Zombie debt collectors are gorging on former loan owners

For people who purchased properties in California, a non-recourse state, and never refinanced, lenders cannot come after them seeking to recoup their losses on a foreclosure. For those who live in recourse states, or California loanowners who refinanced, the situation is quite different. Lenders still have the right to pursue these borrowers for the deficiency. Most borrowers walked away thinking the debt was extinguished. While it was detached from the property, borrowers are still legally liable for any shortfall on the lender’s books.

Lenders haven’t done much to collect on these old debts so far. Most lenders reason that they couldn’t get blood from a turnip, so they have been biding their time waiting for debtors to become solvent again and save some money that they can go after. Lenders are increasingly selling these bad loans to zombie debt collectors who are pursuing these former owners to see what they can get. Former owners aren’t too happy.

Zombie foreclosures: Borrowers hit with debts that won’t die

By Les Christie @CNNMoney February 20, 2013: 9:17 AM ET

Borrowers are discovering that their foreclosed homes are coming back to haunt them –long after they have moved out.

In these so-called zombie foreclosures, borrowers move out of their homes aftertheir bank schedules a foreclosure auction only to find out months or years later that the auction never took place or the bank never transferred the deed to the house. That means the borrower still technically owns the home, leaving themon the hook for property taxes, fees and for homeowners’ association dues. …

See: Sometimes real estate is a ball and chain.

Mustapha Sesay, a 45 year-old father of two, thought he had lost his Brandywine, Md., home in 2008. But two years later, a debt collector called telling him he owed $70,000.The holder of his second mortgage had never forgiven his debt — even though the lender holding his primary mortgage had foreclosed on the home.

Typically the second mortgage holder is out of luck if there isn’t enough cash from the foreclosure sale to pay off both the first and second lien, said Cheryl Cassell, director of the housing counselor network for the National Community Reinvestment Coalition. But, depending on state law, second mortgage holders can sue homeowners to pay off the notes — even after they lose the home in a foreclosure or the lender can sell the debt to a collection agencies.

In California it’s called the One Action Rule. An extinguished second mortgage still has the right to pursue an action against the former owner. If they didn’t call the foreclosure, and no underwater second would, they haven’t exercised their one action. Most don’t so they can preserve their right to go after the borrower for the shortfall.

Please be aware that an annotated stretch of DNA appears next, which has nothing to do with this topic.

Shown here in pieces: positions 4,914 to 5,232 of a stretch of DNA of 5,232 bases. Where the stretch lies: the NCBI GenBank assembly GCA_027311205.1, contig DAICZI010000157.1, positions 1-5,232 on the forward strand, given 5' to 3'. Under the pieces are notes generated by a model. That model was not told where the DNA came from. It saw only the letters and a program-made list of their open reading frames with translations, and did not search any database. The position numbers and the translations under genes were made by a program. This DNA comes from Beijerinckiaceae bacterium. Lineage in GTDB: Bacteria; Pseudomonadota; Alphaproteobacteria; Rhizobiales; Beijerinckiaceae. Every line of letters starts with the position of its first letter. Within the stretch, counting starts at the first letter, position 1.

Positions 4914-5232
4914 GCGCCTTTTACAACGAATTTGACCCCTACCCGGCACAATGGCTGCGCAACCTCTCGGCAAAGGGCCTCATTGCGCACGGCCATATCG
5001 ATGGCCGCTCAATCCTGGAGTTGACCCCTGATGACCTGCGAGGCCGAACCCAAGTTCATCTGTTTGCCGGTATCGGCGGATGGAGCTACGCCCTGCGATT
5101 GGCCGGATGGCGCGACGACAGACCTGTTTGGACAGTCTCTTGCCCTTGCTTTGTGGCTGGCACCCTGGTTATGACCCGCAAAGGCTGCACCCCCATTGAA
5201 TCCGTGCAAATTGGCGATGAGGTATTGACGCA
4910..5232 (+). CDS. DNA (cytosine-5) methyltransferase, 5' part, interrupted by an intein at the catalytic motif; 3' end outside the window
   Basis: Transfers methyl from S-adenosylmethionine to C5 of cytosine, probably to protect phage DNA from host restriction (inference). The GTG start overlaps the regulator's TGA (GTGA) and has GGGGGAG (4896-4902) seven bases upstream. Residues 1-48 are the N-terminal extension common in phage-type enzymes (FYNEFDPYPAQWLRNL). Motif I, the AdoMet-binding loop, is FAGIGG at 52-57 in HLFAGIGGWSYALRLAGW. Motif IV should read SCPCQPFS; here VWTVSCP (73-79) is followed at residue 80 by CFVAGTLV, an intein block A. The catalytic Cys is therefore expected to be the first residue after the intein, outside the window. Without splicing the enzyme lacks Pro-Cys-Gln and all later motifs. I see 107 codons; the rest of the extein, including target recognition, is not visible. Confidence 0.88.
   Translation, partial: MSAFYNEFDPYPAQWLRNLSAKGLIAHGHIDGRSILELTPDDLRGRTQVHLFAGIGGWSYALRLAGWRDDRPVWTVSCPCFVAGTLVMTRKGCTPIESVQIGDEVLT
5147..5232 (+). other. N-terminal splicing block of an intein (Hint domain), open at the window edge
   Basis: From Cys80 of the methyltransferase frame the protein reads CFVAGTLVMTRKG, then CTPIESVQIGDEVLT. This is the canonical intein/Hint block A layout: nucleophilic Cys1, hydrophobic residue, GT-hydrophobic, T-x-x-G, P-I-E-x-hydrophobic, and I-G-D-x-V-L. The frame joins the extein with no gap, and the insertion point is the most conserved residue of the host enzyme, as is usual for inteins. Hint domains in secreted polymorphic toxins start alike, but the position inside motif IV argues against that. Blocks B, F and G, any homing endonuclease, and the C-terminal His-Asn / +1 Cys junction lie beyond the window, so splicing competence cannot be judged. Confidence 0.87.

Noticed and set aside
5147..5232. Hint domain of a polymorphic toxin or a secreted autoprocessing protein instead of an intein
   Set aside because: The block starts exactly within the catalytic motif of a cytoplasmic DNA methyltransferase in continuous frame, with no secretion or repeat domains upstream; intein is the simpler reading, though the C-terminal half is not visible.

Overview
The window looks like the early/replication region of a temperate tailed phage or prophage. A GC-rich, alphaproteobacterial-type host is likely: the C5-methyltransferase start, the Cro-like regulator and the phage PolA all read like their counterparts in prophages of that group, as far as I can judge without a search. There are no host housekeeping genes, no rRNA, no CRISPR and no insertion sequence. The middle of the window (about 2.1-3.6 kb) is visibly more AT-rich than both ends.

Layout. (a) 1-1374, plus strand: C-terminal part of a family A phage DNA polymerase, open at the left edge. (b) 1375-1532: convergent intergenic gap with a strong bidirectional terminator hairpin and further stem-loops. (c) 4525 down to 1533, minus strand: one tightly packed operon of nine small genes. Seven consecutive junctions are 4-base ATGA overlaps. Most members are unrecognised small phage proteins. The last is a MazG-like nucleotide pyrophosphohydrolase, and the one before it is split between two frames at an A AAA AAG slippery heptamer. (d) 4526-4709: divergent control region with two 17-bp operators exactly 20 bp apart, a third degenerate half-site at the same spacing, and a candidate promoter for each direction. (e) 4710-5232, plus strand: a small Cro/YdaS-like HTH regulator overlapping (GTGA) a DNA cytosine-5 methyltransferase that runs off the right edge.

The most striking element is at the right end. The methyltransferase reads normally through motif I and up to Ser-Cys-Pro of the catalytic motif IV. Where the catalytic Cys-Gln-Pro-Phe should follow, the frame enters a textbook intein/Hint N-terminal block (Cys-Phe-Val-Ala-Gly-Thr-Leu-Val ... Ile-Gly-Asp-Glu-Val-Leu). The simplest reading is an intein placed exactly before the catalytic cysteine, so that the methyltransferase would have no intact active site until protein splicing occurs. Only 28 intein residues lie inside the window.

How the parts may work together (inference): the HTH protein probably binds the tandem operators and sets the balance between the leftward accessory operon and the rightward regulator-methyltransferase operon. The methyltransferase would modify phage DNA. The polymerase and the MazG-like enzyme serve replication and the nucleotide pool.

In Sesay’s case, the debt collector callsevery week or two. He has had little luck stopping it. “I talk to credit counselors, lawyers,” he said.

Sesay would have been well on the way to credit score recovery. But now, he said, “I could move to Alaska in winter and no one would lend me ice.”

He doesn’t recognize his good fortune. This is his chance to break the cycle of debt dependency and learn to rely on his own savings instead.

Bill Purdy, a real estate attorney in Soquel, Calif., said borrowers can’t always trust lenders to file foreclosure paperwork properly. In November 2011, when his client Christopher Warner’s Felton, Calif., home was auctioned off, his mortgage debt was fully extinguished — standard practice based on California law.

Warner’s lender, however, recorded $120,000 on its books as debt –the difference between what he owed and what the house sold for — and gave it to a collection agency. The debt has lowered Warner’s credit score by an additional 100 points, he estimated.

“It nearly put me into bankruptcy,” he said.

In most other states, he would have been required to pay back the $120,000 debt and bankruptcy would have been his only option.

He has hired Purdy to get the debt collectors off his back.

In a $25 billion settlement with the state attorneys general last spring, the nation’s five largest mortgage lenders agreed to inform borrowers of any decision to forgo or delay a foreclosure. But victim’s attorneys said the banks have not been careful about following that policy.

I doubt many squatters have gotten letters telling them they can keep squatting for a while.

There is nothing wrong with bankruptcy as a borrower option. One of the functions of bankruptcy is to prevent lenders from going to far with their efforts to enslave the population. The threat of bankruptcy or perhaps the fear of it, compels lenders to toe the line. Borrowers should look at bankruptcy as an opportunity to start over released from the bondages of debt.

Banks will continue to pursue these bad debts, particularly now that people are starting to save and acquire assets again. Zombie debt collection will be a growth area for the next several years.